Owen pretty obviously understands all these emotional components of homeownership, but he's a practical, no-nonsense man who boils things down to their essence: "Construction is a sequence of logical steps. You cut this board, then you cut that board, then you join the two boards together. Some of the steps are more complicated than others, but all of them can be described and understood . . . and they can be performed by human beings." With that as his starting point, Owen launches into discussions of everything from concrete to glass to porches to toilets to dowsing to plumbing to drywall.

He's also an opinionated guy whose opinions, as it happens, more often than not agree with my own. On kitchens, for example ("It is a sign of the essential depravity of the American psyche that kitchens have become more important in people's minds as cooking has become less"), and living rooms: "Many new houses don't have traditional living rooms, and if you live in an old house you probably understand why. Most living rooms defy occupancy. A living room is like the ancient tuxedo that hangs in the back of your closet: it's designed for a part of your life that exists mainly in your imagination." Exactly. First in the house on the Hill, now in the condo on Logan Circle, my wife and I have had handsome living rooms in which no one . . . well, to be honest about it, in which no one lives.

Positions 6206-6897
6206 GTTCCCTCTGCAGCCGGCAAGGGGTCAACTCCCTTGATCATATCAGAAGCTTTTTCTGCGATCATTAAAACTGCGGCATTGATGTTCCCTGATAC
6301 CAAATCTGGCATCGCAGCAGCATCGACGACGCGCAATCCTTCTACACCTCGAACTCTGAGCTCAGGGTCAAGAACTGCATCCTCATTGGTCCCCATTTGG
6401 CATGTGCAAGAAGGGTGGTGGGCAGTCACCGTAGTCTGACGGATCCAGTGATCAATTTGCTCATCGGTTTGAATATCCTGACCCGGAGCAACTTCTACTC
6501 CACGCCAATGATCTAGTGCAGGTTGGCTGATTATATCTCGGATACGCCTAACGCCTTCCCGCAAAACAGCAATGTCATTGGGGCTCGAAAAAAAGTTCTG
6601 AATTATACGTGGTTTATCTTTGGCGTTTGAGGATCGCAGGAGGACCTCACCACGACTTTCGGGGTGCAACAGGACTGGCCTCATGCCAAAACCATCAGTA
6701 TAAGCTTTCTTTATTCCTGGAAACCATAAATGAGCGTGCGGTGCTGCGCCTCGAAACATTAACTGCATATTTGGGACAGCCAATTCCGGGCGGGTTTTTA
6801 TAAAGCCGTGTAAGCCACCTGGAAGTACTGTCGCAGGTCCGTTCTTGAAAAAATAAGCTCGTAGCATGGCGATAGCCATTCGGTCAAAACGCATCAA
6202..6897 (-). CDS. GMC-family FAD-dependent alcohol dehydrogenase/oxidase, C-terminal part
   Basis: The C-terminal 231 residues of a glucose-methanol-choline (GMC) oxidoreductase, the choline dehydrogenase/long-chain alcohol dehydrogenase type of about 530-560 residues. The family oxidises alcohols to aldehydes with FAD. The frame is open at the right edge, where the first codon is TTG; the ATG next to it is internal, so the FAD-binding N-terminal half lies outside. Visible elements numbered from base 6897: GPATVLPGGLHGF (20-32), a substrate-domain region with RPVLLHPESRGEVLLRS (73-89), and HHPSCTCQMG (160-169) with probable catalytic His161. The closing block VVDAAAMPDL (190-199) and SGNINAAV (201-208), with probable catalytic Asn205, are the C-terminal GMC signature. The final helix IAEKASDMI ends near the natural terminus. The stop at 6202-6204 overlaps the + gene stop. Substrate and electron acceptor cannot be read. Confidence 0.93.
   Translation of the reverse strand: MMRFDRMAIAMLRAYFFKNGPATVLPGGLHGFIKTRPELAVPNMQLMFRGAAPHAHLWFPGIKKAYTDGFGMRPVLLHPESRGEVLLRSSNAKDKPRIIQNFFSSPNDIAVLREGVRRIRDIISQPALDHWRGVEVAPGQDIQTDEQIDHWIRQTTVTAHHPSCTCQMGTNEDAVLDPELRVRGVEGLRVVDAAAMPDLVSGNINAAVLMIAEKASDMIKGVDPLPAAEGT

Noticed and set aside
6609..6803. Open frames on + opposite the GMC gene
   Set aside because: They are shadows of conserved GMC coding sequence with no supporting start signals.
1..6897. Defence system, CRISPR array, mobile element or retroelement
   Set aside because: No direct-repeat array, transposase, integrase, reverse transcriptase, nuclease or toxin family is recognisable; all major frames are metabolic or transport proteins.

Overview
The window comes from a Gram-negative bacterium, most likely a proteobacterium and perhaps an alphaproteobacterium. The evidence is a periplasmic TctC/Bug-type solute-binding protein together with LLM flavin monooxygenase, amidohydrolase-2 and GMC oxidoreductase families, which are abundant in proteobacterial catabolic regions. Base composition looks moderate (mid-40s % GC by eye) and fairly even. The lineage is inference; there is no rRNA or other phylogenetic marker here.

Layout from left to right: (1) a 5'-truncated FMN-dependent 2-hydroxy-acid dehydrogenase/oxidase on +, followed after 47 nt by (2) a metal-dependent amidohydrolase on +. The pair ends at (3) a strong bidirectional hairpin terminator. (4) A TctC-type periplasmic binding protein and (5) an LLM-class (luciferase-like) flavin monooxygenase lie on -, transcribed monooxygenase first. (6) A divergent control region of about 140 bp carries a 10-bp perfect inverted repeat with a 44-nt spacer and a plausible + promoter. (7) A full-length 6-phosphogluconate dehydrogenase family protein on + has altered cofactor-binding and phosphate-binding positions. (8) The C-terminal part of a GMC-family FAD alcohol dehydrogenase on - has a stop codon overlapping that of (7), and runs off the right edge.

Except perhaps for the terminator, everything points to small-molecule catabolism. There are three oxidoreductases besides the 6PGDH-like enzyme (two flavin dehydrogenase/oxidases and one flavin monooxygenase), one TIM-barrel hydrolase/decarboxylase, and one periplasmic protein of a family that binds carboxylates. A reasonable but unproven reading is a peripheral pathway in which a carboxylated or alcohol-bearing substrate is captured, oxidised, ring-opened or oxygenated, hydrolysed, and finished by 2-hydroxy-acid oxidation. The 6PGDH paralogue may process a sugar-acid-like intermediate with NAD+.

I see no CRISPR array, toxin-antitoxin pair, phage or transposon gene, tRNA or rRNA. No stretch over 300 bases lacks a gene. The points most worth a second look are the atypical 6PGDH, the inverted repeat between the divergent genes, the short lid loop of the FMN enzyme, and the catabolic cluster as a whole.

Though "Sheetrock & Shellac" offers many such tidbits and a lot of useful advice about household repairs, most of it is devoted to a description of the construction of a cabin the Owens built as a convenient, low-maintenance escape for themselves. Few of us have had the opportunity to built a house from scratch, to our own specifications and under our own supervision, so this part of the book will be of particular interest to readers who are able to settle for doing so vicariously. It is an exceptionally interesting chronicle from which you can learn a whole lot of stuff that probably you'll never have the opportunity to use. But if you do, you'll be grateful for Owen's patience, common sense and good humor.